The Rookeries Carleton Junior and Infant School

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About The Rookeries Carleton Junior and Infant School

Name The Rookeries Carleton Junior and Infant School
Ofsted Inspections
Executive Headteacher Mr David Dunn
Address Carleton Road, Carleton, Pontefract, WF8 3NP
Phone Number 01977600368
Phase Academy
Type Academy converter
Age Range 3-11
Religious Character Does not apply
Gender Mixed
Number of Pupils 315
Local Authority Wakefield
Highlights from Latest Inspection

What is it like to attend this school?

All staff have high expectations of pupils at The Rookeries Carleton Junior and Infant School. Pupils are happy and feel safe. There is a clear understanding of the rules to stay safe, both online and in the local community.

Pupils work purposefully in lessons and achieve well.

Pupils know and follow the school's '7 Golden Rules'. They attain many rewards for following them.

Pupils proudly talk about receiving a rainbow badge when they earn four hundred reward points. In lessons and at playtimes, pupils are exceptionally polite and respectful to each other. Bullying is rare, and pupils have a clear understanding of what this is.

The playground leader...s help younger pupils to resolve any disagreements and support them to make good choices. At the buddy bench, pupils can find a friend to talk to.

There are many opportunities for pupils to be leaders within the school.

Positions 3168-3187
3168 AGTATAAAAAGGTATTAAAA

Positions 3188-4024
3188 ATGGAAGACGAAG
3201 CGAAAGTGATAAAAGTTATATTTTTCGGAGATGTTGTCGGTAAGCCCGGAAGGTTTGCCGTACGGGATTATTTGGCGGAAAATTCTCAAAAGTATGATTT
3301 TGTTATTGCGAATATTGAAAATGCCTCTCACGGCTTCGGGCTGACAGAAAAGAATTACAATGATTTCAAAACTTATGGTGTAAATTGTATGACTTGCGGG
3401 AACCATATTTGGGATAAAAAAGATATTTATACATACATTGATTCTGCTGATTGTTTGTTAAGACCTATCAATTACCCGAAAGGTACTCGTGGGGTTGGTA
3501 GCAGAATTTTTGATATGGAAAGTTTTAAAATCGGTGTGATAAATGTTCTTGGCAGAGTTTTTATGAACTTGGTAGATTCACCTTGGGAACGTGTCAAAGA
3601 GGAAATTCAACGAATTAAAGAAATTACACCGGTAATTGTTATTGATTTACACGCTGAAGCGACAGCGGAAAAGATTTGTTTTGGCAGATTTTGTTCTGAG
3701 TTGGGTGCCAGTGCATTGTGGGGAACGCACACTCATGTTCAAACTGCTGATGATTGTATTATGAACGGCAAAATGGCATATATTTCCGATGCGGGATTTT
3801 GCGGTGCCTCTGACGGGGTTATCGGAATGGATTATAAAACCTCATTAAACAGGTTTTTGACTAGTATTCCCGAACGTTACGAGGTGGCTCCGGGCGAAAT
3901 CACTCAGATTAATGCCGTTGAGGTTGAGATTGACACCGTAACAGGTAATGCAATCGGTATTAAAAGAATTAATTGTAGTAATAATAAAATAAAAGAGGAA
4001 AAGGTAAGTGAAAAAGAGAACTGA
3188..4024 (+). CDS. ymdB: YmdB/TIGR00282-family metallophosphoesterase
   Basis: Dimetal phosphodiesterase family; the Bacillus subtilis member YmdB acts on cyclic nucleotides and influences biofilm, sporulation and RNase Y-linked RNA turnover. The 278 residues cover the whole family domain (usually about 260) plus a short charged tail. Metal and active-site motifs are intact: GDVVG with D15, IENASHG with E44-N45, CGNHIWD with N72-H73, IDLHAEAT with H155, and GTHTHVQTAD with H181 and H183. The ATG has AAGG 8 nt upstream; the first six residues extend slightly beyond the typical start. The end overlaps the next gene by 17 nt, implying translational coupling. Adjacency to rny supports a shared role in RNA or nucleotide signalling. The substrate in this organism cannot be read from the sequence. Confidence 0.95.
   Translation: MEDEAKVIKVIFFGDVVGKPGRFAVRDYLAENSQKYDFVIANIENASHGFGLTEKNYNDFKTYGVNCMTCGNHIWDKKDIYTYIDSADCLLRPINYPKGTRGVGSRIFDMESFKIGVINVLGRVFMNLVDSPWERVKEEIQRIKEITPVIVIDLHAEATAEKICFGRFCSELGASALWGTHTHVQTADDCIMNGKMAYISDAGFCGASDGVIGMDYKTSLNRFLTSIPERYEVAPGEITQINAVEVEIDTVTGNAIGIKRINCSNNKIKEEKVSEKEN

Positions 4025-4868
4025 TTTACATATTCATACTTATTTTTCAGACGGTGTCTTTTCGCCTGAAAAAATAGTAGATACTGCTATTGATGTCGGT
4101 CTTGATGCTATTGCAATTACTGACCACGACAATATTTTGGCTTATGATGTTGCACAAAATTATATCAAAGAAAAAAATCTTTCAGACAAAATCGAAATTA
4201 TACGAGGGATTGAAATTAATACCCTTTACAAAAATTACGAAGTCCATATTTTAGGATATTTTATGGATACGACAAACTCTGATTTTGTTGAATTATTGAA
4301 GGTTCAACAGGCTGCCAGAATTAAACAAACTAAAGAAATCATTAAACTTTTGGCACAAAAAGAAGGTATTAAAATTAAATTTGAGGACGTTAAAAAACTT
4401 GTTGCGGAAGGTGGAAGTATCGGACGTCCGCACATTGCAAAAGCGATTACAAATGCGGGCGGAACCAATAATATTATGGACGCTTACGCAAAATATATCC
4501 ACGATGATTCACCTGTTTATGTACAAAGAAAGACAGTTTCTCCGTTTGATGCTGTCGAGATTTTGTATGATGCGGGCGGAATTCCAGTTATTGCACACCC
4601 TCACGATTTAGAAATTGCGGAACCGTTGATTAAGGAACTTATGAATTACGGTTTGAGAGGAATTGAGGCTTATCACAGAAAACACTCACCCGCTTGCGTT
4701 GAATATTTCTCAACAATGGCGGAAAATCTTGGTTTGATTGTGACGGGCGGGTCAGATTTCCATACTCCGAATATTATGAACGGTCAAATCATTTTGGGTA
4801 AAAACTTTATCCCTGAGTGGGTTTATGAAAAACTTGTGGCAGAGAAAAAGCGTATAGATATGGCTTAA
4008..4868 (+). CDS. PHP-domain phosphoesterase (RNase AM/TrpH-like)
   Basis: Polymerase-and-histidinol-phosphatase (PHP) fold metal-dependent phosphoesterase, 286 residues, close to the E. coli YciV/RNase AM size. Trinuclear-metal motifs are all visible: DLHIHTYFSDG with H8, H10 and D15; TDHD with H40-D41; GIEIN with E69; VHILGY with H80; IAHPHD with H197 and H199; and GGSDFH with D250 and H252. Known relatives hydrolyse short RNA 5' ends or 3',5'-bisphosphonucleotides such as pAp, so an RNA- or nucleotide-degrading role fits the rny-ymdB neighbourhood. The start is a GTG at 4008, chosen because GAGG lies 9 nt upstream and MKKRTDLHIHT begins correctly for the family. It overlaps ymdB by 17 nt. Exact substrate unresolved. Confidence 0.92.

Pupils can apply to be a tour guide, sports leader and play leader. If they are successful, they may wear a school blazer to show they have this responsibility. Pupils are proud of this and undertake the roles well.

Visiting artists at the school further enhance the curriculum for pupils, such as when pupils made their own Greek vases.

All members of the school community embrace equality of opportunity. They are passionate about ensuring that all pupils can thrive together.

Pupils with disabilities are supported well to ensure they can access all activities alongside their peers. Pupils understand the importance of treating everyone fairly.

What does the school do well and what does it need to do better?

Leaders have a well-designed curriculum.

This has carefully considered steps that build to ambitious end points. Subject leaders are able to talk through their curriculum structure with confidence. They have put in place the lesson structure they want teachers to use.

Leaders are clear about the key knowledge pupils need to know and remember. However, in some foundation subjects, teachers are not consistent in following this structure. Pupils are then unclear about what teachers expect of them in these lessons.

Teachers teach early reading consistently. Pupils read confidently with their peers. Younger pupils enthusiastically take part in phonics lessons.

All adults follow the school system and teach phonics with precision. Before moving on, adults revisit prior learning to check pupils can recall the sounds they know well. Pupils' reading books match the sounds they know.

They write the words they know in their phonics books. Additional phonics lessons are in place for pupils who need to catch up. Pupils understand how to become better readers.

They enjoy reading for pleasure as well as reading for a purpose. The school librarians guide pupils to the diverse choice of books on offer. Pupils enjoy the reward of choosing a book from the vending machine for reading regularly.

In mathematics, teachers have good subject knowledge. The sequence of learning is clear to follow and builds upon pupils' prior knowledge. In lessons, teachers use resources that allow pupils to calculate mentally at speed.

Pupils use their calculation knowledge to solve problems well. Teachers check what pupils can and cannot do in mathematics to support pupils to know more. This leads to pupils achieving well.